Celebrating Student Culture Through Song

Sloane Wood, K-5 Music Teacher, Cabarrus County Schools
Participants will have access to songs they can use for their students. Participants will learn about resources teaching cultural sensitivity and responsiveness to the variety of cultures represented in their student population. Finally, participants will learn about the pedagogical process for teaching a song in a foreign language.
Beyond Mexico: Teaching About Latin America and the Caribbean

Corin Zaragoza Estrera, Outreach Coordinator, CLACS, UNC-Chapel Hill
Sixty percent of North Carolina Latinos are of Mexican origin. For this reason, it is undeniably important to teach about Mexico in the classroom. But how can educators teach about the countries of origin of the other forty percent of NC Latinos? This session will provide information, lessons and resources for educators to teach about other Latin American and Caribbean counties with connections to NC.
Teaching about the Middle East through the Arts

Emma Harver, Outreach Coordinator, Duke-UNC Consortium for Middle East Studies, UNC-Chapel Hill
Art helps us grow and evolve in our understanding of ourselves, each other and the world we live in. This interactive session will enhance understanding of the Middle East through a cultural arts perspective, explore how the arts can increase global competence and include lessons and resources for teaching about the Middle East in the K-12 classroom.
Asian Immigration Trends to the US and the World

Shuyi Lin, Program Associate, Carolina Asia Center, UNC-Chapel Hill
This session will focus on recent trends in Asian immigration to North Carolina and the US as well as immigrant communities and diaspora in the world. The speaker will include her personal history. The unit encourages students to research and develop a better understanding of migration and immigrant communities using online sources (i.e. data from the Migration Policy Institute).
What Matters to Me?

Mary Hooks, IB PYP Coordinator, Cabarrus County Schools
J.T. Eberhardt, Fifth Grade Teacher, Cabarrus County Schools
This session is an inquiry into the exit project for the IB Primary Years Programme called the Exhibition. Develop learner agency through voice, choice and ownership through an open-ended mini-inquiry of the Sustainable Development Goals. Learn how fifth grade students designed their own Non-Government Organizations, developed plans for taking action to address local and global issues and used multimedia to share with the school community. The research process and student examples will be also shared.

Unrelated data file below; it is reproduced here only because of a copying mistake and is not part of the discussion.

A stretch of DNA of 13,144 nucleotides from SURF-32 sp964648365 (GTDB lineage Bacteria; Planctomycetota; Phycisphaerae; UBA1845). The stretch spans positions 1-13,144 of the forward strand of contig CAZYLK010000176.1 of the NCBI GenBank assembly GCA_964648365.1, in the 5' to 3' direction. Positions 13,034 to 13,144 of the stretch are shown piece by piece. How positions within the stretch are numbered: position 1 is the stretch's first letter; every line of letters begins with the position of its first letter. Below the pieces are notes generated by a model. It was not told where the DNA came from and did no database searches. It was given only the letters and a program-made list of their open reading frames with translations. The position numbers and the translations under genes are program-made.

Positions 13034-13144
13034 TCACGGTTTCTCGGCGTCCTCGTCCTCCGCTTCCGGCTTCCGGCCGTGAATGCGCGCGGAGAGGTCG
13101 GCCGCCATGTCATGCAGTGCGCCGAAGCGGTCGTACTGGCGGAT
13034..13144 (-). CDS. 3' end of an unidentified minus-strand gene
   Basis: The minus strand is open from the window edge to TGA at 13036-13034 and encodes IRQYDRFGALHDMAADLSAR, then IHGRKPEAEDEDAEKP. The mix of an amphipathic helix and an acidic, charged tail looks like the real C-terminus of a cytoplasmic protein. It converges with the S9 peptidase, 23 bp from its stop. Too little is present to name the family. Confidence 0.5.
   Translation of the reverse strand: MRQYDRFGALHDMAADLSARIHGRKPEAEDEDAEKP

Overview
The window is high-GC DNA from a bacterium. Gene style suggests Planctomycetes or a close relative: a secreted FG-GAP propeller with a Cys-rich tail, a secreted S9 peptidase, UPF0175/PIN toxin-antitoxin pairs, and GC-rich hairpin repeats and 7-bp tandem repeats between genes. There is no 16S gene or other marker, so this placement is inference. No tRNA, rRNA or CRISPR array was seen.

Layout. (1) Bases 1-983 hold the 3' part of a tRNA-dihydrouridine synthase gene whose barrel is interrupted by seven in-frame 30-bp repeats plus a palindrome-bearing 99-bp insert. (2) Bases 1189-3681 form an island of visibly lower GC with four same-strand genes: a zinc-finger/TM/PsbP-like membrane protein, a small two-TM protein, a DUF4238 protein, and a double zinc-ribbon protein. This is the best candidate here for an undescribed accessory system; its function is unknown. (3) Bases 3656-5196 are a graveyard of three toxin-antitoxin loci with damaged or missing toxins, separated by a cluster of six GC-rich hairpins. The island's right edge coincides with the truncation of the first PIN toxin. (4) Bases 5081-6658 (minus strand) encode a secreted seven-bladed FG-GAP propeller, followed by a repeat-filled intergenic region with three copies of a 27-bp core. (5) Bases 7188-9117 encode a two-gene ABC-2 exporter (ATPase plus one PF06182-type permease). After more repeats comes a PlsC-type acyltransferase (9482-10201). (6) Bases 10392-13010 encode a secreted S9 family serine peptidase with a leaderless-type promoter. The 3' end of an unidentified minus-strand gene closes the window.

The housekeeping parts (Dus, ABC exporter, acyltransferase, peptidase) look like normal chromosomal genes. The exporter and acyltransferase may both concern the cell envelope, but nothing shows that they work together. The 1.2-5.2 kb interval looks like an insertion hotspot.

Real World Applications – Understanding Cultural Diversity and Children’s Wellbeing

Martella Hawkins, Guidance Counselor, Cabarrus County Schools
Jacobia Williams, School Social Worker, Cabarrus County Schools
Our cultural experiences and values shape the ways we see ourselves and what we think is important. Cultural perspectives influence how we parent, how we understand children and how we educate them. This session looks at influences related to cultural diversity that may affect the social and emotional development and wellbeing of children from cultural and linguistically diverse backgrounds. This session will help educators see that our world is diverse and beautiful, and educators can teach about its different ways by learning the importance of cultural diversity, the effects of trauma, barriers to communication and more.
Making Geography Relevant AND Interesting, One Continent at a Time

Catherine Foxworth, Third Grade Teacher, Cabarrus County Schools
When integrating reading and social studies units on cultural diversity, economics and geography, students focus on several countries within a continent. By engaging in activities where they compare and study different types of maps, students can glean a world of information about a country’s population, languages spoken, landforms, goods and services produced, etc., from sources that are appropriate and non-threatening. The directions that a teacher can take this information are diverse: reading and writing responses, connections to the environment, biological diversity, specific cultural studies, folktales and/or local storytelling styles – even mathematical exercises that incorporate numerical data. Teachers can easily make data and information obtained from their map studies as integrated and adaptive as their curriculum – and imagination – allows!
Solving Real World Problems: An Expedition to Bangladesh

Lara Cabaniss, STEM Coach, Cabarrus County Schools
Carmen Money, Instructional Technology Facilitator

This session will integrate elements of STEM, problem-based learning, engineering, technology and global awareness. Participants will travel to Bangladesh on an interdisciplinary adventure with a mission to solve a global problem facing this country. Using tools such as Tour Builder, Google Expeditions and the engineering design cycle, participants will be challenged to solve a global problem while mastering core standards.

Global Mathematics

Amber Zimmer, Mathematics Teacher, Cabarrus County Schools